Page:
Democratic President Barack Obama trails Republican challenger Mitt Romney by six points in Missouri, 49% Romney to 43% Obama, in a poll of 809 registered voters statewide, conducted by YouGov.
Partisan loyalty is strong on both sides, as 93% of Democrats are sticking with Obama and 95% of Republicans are voting for Romney.
Independents tilt Republican, 40% for Obama and 52% for Romney.
Women favor Obama by 48%-43%, while men favor Romney by 54%-38%.
Obama leads in St. Louis City and County (65%-28%).
Romney leads in every other region, including the Kansas City area (47% Romney-42% Obama).
The oldest voters age 65+ favor Romney (59%-34%). The youngest under age 30 favor Obama (59%-33%)
Incumbent Democratic Senator Claire McCaskill holds a narrow 45%-38% lead over Republican challenger Todd Akin.
In the Governor’s race, incumbent Democratic Governor Jay Nixon holds an 18-point lead over Republican challenger Dave Spence, 51%-33%, with 16% undecided.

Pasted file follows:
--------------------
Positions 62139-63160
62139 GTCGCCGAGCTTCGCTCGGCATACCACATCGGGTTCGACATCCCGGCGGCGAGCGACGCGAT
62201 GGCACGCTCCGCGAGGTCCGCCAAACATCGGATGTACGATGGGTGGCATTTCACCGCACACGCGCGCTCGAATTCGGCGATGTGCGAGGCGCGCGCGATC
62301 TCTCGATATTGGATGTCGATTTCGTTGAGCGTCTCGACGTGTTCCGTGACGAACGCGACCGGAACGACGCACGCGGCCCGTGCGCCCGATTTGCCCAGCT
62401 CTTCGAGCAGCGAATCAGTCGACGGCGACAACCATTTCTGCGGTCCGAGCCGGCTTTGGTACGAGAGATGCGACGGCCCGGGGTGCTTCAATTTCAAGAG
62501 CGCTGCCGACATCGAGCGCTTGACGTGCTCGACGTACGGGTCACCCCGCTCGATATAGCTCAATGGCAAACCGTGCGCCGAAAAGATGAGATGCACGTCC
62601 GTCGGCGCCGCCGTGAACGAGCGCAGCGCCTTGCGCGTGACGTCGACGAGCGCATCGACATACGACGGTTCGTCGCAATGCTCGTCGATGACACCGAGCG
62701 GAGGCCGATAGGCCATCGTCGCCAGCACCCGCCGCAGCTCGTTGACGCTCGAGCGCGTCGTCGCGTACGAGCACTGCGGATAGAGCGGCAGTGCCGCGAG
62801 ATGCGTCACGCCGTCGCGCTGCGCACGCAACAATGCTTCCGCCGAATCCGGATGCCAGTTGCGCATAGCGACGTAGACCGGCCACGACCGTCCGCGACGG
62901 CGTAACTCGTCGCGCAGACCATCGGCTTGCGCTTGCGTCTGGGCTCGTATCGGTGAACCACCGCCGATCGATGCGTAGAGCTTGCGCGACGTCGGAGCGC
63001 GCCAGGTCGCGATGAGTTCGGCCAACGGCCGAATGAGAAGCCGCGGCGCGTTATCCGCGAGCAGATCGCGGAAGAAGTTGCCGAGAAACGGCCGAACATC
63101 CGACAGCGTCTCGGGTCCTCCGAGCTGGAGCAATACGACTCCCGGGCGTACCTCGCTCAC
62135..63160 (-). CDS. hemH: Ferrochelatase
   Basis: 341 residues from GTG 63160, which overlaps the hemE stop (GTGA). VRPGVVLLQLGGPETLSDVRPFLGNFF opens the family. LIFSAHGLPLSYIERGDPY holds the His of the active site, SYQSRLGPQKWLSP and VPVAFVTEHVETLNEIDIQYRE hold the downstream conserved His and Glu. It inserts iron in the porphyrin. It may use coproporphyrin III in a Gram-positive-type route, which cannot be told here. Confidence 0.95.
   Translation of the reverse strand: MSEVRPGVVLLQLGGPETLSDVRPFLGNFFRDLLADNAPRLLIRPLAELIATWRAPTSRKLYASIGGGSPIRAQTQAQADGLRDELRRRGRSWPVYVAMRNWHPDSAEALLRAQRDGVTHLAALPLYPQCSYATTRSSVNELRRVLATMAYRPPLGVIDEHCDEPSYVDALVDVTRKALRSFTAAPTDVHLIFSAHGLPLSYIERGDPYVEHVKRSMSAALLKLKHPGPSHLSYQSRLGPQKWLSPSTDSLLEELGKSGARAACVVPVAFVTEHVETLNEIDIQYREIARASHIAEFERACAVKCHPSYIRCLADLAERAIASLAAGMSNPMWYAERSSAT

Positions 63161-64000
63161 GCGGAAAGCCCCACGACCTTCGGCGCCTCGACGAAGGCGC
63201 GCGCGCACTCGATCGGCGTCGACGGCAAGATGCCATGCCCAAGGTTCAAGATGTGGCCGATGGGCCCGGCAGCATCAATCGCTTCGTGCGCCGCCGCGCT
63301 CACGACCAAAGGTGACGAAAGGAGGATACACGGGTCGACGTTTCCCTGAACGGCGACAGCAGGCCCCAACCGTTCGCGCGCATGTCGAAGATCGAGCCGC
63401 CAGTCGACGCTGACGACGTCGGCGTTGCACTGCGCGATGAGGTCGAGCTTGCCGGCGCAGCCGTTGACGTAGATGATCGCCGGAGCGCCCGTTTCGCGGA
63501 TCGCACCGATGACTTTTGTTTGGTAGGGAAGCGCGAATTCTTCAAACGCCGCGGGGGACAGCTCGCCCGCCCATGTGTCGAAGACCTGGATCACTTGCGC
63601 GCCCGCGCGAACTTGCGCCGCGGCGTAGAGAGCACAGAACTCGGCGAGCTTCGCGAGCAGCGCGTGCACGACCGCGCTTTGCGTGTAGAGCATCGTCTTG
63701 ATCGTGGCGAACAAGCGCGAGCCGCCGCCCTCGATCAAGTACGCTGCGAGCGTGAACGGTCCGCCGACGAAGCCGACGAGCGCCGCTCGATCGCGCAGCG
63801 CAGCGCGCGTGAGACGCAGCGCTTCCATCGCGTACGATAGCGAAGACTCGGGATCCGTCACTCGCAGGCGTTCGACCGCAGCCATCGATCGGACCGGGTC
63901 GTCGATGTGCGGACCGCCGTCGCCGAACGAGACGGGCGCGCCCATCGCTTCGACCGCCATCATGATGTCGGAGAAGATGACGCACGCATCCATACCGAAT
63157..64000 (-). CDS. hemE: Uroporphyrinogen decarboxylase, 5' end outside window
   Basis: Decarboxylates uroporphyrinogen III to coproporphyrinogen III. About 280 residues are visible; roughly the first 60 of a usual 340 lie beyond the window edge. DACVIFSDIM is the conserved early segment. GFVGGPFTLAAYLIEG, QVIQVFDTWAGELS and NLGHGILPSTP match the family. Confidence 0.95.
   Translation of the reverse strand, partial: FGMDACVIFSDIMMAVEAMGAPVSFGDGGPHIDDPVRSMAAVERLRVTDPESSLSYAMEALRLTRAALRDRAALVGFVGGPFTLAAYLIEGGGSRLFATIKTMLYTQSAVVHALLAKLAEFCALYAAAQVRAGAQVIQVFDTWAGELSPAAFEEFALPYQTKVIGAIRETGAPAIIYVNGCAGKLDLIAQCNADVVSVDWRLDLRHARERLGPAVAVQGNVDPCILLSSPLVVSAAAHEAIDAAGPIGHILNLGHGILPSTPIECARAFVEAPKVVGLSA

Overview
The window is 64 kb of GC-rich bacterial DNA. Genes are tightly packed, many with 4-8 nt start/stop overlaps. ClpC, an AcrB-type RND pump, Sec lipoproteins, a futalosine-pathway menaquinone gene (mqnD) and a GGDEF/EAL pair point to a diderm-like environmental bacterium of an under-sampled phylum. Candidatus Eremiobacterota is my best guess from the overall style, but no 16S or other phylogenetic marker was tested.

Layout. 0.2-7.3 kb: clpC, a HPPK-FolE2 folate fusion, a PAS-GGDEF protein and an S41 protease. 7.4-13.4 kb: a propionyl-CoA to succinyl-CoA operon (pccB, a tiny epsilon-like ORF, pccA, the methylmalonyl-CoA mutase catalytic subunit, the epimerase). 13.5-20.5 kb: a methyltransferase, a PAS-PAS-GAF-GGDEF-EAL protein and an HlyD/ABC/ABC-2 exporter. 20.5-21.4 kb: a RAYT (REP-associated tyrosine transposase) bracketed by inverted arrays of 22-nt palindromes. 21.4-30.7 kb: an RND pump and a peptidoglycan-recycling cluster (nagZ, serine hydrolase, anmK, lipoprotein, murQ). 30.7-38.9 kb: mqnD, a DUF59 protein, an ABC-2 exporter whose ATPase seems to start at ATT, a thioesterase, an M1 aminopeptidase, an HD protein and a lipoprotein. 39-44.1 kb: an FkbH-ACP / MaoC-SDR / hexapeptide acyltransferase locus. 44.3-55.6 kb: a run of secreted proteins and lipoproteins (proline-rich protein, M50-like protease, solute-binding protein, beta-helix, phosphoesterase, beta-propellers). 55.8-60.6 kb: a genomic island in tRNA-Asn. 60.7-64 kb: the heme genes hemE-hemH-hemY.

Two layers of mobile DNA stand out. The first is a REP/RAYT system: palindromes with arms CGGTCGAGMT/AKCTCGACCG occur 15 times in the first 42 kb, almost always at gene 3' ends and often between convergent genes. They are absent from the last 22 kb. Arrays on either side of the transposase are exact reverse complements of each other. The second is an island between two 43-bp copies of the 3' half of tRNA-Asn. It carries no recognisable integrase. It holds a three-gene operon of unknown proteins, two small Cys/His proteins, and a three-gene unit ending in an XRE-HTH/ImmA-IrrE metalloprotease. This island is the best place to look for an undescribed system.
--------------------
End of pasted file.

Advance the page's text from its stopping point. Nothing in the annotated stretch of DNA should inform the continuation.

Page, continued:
Voters in Missouri are leaning decisively in favor of voting for Republican candidates for the U.S. House, with 45% intending to vote for the Republican candidate for the House in their district, and 35% for the Democrat. The poll was conducted online September 7-14, 2012.
Sampling method: Respondents were selected from YouGov’s panel using sample matching. A random sample (stratified by age, gender, race, education, and region) was selected from the 2005–2007 American Community Study. Voter registration, turnout, religion, news interest, minor party identification, and non-placement on an ideology scale, were imputed from the 2008 Current Population Survey Registration and Voting supplement and the Pew Religion in American Life Survey. Matching respondents were selected from the YouGov’s panel, an opt-in Internet panel.
Weighting: The sample was weighted using propensity scores based on age, gender, race, education, news interest, voter registration, and non-placement on an ideology scale.
Number of respondents: 809 registered voters statewide.
Margin of error ± 4.0 (adjusted for weighting).
Click here for a complete report of results